Several of Frank Lloyd Wright's earliest residential floor plans reflect aspects of late Victorian-era and early Arts and Crafts movement prototypes. In these precursor models, the house wings are laid out in a non-orthogonal arrangement called a Butterfly plan or a Double Suntrap plan. The wings sail out at a 45° angle to the house core.
The roots of that scheme go back to Westwood House, a rectangular residence that was begun about 1612-1620. It was possibly erected as a hunting lodge. Sometime later in that century, four diagonal wings were added. This angular scheme became the model for many seaside hotels because of the delightful views of the surrounding landscape and sea. Interest in this innovative layout did not occur until almost three centuries later. In 1891, famed British Victorian architect Norman Shaw remodeled a blockish square house called Chesters (Humshaugh) that had been built in 1771 in Northumberland. Shaw added five wings, three of which were at an angle to the original structure. Chesters was the first in a series of butterfly houses to appear in England over the next two decades.
Happisburgh Manor is one of the best expressions of the Butterfly House model from the Arts and Crafts era. Detmar Blow designed the house with its uncompromising floor plan in 1900. The splayed-H footprint is bold and memorable. Inspiration for the layout Blow does not credit to Edward Schroeder Prior, who produced a drawing (no house) that was exhibited at the Royal Academy Summer Exhibition of 1895. Nor does he credit Norman Shaw’s Chesters House. Blow credits Ernest Grimson who “sent the little butterfly device on a postcard.”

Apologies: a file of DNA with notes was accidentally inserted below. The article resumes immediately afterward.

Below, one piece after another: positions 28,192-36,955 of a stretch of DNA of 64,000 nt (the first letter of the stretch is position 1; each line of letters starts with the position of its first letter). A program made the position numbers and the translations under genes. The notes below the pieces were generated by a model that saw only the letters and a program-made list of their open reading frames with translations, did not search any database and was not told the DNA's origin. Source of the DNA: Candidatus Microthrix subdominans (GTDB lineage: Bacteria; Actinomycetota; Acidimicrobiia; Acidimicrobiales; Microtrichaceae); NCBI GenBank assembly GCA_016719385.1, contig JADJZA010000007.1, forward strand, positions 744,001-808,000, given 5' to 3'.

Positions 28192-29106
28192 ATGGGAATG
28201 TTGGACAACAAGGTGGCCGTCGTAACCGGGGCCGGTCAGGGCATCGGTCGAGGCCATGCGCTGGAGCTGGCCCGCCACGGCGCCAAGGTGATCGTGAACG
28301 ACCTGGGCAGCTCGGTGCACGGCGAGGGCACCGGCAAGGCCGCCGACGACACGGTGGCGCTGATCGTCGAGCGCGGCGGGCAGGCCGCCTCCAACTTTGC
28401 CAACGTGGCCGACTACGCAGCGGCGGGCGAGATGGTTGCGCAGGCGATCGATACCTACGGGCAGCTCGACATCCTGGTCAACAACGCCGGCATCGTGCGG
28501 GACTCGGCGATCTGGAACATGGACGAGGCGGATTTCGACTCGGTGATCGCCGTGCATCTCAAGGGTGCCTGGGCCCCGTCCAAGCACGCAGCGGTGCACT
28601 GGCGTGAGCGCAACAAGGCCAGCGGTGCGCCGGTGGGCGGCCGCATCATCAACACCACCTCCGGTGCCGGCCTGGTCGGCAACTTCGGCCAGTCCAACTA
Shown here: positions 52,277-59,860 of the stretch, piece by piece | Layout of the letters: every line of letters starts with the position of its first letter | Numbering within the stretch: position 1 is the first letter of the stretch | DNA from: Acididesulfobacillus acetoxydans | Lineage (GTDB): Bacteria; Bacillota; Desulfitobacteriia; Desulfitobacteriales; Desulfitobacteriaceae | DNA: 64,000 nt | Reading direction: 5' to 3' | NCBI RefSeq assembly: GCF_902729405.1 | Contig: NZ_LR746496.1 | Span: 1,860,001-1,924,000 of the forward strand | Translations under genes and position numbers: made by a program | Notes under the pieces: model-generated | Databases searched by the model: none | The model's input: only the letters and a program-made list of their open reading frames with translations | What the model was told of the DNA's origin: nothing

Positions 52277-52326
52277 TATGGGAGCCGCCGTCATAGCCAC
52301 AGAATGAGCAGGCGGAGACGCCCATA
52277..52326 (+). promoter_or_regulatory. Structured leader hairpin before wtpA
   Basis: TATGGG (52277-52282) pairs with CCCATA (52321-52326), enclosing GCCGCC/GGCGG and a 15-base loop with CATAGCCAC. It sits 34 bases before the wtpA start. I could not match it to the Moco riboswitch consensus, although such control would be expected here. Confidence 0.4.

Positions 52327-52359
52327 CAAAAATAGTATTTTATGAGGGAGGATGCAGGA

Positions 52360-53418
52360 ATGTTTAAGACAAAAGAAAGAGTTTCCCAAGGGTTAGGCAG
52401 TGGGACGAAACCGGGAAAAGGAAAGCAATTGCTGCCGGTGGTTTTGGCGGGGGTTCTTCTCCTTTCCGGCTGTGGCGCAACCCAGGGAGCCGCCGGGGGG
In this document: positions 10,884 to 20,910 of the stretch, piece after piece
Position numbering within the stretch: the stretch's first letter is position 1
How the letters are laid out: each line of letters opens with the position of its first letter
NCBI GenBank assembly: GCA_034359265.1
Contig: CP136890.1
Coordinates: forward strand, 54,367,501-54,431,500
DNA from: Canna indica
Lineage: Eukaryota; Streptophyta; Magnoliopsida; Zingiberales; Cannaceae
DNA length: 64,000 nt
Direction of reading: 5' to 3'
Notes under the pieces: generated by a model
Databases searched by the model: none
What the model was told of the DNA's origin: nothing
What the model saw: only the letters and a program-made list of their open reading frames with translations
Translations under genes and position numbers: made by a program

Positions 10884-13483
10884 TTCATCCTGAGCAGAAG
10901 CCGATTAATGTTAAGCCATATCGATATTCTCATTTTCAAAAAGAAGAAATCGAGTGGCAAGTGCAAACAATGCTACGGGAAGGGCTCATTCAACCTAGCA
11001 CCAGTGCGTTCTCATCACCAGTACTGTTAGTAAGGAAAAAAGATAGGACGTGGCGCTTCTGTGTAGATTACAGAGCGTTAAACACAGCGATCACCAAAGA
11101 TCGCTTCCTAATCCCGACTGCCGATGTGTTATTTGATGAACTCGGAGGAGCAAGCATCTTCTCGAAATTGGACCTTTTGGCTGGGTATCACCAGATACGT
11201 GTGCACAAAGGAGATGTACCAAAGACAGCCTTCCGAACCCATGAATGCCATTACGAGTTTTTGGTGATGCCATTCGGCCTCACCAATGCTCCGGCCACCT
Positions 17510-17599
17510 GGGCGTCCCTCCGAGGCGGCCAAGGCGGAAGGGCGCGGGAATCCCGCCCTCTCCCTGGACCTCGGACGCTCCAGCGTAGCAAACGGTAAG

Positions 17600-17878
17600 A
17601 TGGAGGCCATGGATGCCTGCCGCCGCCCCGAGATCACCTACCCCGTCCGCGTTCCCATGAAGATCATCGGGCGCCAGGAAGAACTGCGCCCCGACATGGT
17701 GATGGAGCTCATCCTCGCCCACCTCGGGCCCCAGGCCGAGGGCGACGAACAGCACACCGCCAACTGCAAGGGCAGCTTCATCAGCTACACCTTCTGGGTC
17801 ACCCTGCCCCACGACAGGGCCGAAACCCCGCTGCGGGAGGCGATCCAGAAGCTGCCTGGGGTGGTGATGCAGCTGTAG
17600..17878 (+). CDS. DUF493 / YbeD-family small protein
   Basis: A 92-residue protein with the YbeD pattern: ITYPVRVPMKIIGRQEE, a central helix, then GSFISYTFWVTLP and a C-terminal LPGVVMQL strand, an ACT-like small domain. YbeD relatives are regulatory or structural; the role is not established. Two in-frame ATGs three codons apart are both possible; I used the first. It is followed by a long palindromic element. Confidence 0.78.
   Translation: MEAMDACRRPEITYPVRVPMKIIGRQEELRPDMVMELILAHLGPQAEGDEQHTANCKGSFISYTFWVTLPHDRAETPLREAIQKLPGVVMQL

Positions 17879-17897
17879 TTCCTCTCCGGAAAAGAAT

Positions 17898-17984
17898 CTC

The most famous English architect of that era was Sir Edwin Lutyens. In 1902 Fred Bellville commissioned Lutyens to remodel an existing house in Leicestershire and the architect tried his hand at the novel scheme. Architects of that era regarded the spaces created by the intersection of the wings and the rectangular core as “awkward” spaces; in the modern era those spaces would be embraced and celebrated. Lutyens used these odd spaces to locate stairs and other rooms that resolved the axial rotation. The French word papillon means butterfly and like the short lived insect, the mansion saw the sun for only a half century, then in 1950 the masterwork was demolished.
E. S. Prior designed Home Place or Holt Place in 1903. The famed architectural historian Nikolaus Pevsner described the house as “a most violently idiosyncratic house.” It is now called Voewood and can be rented for special events.
The butterfly scheme is rigidly symmetrical, which can make it costly to build if the mirror-image wings have not been created to serve specific functions. Frank Lloyd Wright started designing houses with splayed wings around 1900. His plans were asymmetrical, which is a hallmark feature of modern-era diagonality and renders the buildings more dynamic and cost-effective.